An Impossible Job

The principal’s job is often called the loneliest in K-12 education. Why?  Where else do you find a position that is as harsh and unforgiving?  The hours are long, and the demands seem to come incessantly from every direction.  You name it- the teachers, the students, the parents, the administrative office, the community.  Who else have such multi-faceted responsibilities?

And the complexity doesn’t end there.  Buildings, budgets, and buses must all be managed with fine-tuned proficiency, tender-loving care and sometimes simultaneously.    Beyond the myriad of responsibilities, administrators must solve numerous paradoxes. They must balance the conflicting requests from parents and teachers. And this is why the position is impossible.

Many, due to their interpersonal gifts and creativity and supreme self-control can find that seemingly elusive compromise. Then, drawing upon their diplomatic talent and experience, they can sell it to both sides. Many times they can devise fruitful and practical solutions that allow the school to continue moving forward.

But even assuming that the administrator can successfully manage the day to day challenges, they are also saddled with the success of new initiatives that embody the hopes and dreams of transforming the school.  They are expected to be the chief architects and visionaries for the students, parents, and teachers, not to mention the community.

So what can be done to help these often silent, underappreciated heroes?  And keep in mind that as we assist them to do their jobs more effectively and efficiently, it is to everyone’s benefit, be it student, teacher, parent, or the entire community.

Making The Impossible Possible

Perhaps we need to look at successful businesses for the key.  Organization and fine-tuned systems allow businesses to grow and develop by freeing up top executives to be creative and resourceful with their time.  This is the answer.  Automating the seeming tasks of the administrator wherever possible, allowing them to focus on the “bigger things.”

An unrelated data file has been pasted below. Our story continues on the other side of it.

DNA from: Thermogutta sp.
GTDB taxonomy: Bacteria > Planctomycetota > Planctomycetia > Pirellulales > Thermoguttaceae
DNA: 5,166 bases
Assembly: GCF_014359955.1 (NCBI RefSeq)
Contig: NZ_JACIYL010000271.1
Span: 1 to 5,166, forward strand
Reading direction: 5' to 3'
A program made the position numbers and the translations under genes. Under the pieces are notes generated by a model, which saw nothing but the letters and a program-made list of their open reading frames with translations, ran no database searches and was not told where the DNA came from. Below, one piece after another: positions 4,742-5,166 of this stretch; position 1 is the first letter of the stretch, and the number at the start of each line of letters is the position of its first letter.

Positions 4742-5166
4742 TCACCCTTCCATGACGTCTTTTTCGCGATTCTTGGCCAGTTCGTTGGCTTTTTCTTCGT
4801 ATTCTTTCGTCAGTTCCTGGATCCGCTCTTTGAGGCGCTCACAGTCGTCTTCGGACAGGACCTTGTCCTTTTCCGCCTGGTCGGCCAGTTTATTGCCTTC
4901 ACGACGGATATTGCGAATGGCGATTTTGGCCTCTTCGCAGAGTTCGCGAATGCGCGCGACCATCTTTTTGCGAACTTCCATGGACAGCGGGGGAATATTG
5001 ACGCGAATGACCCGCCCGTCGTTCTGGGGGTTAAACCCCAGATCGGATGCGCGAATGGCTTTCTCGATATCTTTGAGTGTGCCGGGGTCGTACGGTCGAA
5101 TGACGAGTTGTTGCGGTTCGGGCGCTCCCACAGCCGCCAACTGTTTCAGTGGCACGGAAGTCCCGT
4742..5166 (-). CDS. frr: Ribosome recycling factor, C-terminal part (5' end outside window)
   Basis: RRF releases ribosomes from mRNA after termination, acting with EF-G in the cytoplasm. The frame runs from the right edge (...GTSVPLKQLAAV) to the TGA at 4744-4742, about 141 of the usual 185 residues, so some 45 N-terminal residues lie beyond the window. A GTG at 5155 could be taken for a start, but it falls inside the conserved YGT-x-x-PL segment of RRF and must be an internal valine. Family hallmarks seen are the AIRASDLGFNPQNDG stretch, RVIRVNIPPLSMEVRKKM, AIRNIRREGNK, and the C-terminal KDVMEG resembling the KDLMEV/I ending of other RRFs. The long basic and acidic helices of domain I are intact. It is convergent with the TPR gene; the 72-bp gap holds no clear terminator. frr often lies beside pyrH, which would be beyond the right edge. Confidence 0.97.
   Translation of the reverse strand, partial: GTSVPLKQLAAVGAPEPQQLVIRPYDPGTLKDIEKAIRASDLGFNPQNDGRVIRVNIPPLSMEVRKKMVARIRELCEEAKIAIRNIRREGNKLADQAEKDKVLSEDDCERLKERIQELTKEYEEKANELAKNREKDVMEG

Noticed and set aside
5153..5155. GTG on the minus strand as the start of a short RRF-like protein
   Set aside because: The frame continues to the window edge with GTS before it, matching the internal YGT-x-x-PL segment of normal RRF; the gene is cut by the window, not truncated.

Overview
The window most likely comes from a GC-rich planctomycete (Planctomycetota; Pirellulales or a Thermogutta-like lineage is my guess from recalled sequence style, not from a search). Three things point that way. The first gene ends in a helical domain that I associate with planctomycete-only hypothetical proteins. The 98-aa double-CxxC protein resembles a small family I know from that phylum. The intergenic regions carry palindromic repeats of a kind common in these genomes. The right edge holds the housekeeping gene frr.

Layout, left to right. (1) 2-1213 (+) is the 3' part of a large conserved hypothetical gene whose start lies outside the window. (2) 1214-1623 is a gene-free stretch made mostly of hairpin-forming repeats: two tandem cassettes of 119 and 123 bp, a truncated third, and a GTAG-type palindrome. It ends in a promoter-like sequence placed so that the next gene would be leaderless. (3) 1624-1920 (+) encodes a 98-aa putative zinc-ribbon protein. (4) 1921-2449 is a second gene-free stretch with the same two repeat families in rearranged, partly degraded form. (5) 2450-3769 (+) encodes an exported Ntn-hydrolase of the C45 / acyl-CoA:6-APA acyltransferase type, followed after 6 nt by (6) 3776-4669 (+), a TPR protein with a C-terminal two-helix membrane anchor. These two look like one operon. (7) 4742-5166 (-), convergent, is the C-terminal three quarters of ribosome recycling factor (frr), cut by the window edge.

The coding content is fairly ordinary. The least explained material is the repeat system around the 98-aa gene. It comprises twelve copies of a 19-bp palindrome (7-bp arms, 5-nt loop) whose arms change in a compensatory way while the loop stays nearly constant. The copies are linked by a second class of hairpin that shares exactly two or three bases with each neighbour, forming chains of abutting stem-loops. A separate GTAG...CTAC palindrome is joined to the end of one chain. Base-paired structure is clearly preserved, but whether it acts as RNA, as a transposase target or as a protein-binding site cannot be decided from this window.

So, what can be automated? Every school needs therapists for students requiring special services.  Until recently there was no choice but for the school administrator to take responsibility for assuring that every child has the appropriate therapist.  And when therapists would leave mid-year, it was the administrator charged with finding a replacement.

But teletherapy has changed all that. Now an administrator can confidently contract an online therapy agency knowing that the children in his/her charge will receive top quality therapy comparable to face to face. And this therapy is convenient, cost-effective, and have the peace of mind that if the therapist leaves in the middle of the year, a replacement will be provided immediately.

The Time Is Now

So while we can’t eliminate the many and varied and constant challenges of the school administrator, we can make it somewhat less impossible.  By just automating where possible, freeing up his/her time, energy and talent to be devoted to those critical issues we can spell the difference between a school year defined as success or failure. The year has only just begun. It’s not too late!